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Sorry, I disagree with rumtscho. This is great advice for anyone from 15 to 95. The more well maintained your equipment is, the safer it is to use. He also gives great advice on the type of knives to buy and the best advice is to only let people you trust use them. I keep a couple of well maintained cheapies for my guests to use so I never have to gasp and grab my beauties from someone bent on destroying them. Since I am 75 I believe that I can say that there is no one style that is meant for “elderly” people. There are companies that make knives for different impairments and these should be investigated but there are as many different levels of skill in senior citizens as there are senior citizens and to try and say that one size fits all just will not work. I am using the same style of knives that I did 30 years ago. In fact, because I take care of them like Optionparty does his, they are the same knives. They are sharp so I do less work and I cut on a good surface so they don’t slip and cut me. By all means, ergonomic knives are great for those who need them but most people need education on care and use of their knives more.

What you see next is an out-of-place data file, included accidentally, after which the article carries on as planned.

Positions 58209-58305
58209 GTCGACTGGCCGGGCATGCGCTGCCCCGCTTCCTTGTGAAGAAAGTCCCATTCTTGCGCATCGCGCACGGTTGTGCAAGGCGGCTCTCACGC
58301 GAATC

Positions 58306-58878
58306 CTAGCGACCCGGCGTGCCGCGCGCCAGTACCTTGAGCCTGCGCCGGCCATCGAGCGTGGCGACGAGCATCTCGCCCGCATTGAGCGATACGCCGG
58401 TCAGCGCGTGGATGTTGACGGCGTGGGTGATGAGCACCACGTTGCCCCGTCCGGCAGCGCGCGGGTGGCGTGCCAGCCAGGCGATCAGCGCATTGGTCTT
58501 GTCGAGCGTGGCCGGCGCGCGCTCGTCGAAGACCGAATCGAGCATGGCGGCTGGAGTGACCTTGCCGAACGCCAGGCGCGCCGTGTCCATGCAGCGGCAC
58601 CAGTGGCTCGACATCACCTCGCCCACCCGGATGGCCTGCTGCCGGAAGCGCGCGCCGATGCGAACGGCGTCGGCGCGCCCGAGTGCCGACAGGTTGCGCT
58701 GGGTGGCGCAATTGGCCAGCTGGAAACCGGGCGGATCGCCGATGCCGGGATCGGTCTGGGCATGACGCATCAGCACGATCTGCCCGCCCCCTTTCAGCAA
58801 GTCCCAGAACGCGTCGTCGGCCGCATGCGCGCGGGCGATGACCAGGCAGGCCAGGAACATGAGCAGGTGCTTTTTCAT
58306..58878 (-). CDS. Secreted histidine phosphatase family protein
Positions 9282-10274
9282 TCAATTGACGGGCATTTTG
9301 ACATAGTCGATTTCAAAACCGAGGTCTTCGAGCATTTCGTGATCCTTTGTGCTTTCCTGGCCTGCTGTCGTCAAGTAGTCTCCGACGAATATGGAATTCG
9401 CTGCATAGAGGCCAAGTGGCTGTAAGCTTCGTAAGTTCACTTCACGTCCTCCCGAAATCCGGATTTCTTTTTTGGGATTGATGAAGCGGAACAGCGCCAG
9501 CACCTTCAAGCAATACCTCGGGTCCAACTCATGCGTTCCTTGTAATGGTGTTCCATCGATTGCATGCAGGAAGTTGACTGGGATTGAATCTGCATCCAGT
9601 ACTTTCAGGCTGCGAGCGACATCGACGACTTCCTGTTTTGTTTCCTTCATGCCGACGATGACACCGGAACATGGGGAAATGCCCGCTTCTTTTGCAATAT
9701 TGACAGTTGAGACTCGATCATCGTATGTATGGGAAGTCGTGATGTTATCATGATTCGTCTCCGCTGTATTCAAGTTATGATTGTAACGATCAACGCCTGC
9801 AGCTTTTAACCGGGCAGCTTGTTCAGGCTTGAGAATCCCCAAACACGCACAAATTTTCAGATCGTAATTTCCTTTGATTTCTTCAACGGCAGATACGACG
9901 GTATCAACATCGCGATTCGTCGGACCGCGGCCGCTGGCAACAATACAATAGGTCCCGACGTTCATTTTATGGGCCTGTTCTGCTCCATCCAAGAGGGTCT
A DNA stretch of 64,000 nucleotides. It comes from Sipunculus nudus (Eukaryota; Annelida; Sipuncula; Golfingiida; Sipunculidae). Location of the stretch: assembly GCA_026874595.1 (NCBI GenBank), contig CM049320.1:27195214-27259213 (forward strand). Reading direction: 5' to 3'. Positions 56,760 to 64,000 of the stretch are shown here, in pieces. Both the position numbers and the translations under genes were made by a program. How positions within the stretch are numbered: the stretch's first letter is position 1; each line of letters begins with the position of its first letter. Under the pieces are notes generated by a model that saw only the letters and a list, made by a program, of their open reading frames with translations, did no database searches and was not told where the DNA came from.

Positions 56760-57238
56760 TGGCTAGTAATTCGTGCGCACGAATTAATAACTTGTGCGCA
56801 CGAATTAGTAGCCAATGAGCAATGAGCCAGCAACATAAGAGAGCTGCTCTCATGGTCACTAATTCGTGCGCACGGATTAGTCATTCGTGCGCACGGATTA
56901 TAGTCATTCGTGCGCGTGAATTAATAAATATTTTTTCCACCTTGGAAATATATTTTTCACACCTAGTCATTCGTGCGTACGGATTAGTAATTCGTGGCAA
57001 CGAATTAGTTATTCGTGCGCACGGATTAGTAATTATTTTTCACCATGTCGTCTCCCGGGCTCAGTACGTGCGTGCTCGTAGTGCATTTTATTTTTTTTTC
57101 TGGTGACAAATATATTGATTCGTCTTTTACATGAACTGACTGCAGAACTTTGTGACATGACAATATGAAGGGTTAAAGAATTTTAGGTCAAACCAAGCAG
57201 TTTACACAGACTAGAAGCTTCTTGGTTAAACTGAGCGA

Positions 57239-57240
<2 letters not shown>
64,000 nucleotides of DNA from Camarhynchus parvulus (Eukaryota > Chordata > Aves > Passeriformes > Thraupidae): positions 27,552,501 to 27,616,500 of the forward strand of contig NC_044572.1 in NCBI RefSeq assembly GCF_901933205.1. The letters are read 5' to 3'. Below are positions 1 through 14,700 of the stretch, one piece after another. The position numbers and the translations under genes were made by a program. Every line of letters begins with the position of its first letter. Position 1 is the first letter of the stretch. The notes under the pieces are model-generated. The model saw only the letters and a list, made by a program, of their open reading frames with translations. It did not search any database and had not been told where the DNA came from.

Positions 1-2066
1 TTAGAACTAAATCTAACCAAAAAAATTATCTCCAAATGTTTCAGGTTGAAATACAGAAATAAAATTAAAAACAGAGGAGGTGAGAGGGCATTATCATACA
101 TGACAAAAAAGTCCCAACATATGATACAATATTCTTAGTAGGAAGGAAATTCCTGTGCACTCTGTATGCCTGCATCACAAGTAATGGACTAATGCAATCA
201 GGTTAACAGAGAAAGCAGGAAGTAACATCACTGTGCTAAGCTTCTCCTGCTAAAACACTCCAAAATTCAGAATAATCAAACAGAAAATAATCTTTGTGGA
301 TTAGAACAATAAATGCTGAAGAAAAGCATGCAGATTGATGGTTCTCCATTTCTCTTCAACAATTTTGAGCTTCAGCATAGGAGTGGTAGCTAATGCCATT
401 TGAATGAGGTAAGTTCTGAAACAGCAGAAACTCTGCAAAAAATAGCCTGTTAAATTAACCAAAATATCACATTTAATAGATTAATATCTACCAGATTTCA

@rumtscho I do have one knife that could be considered ergonomic. I don’t call it ergonomic; I just call it “The Perfect Knife”. It is by Geisser of Germany and is called Coltello D'arte I. I found an image of it at this site. http://www.oqvist.se/se/articleimage.php?id=18420&image=8474686&fullwidth=0&fullheight=0 I have had it 25 years so I don’t know if they still make it but it is wonderful. I have the small chef’s knife and it is as if it is made for my hand alone. The balance is great and it is just the right weight. It has one fault in that it needs constant homing but I usually do that anyway. For someone looking for a well shaped handle, this fits the bill.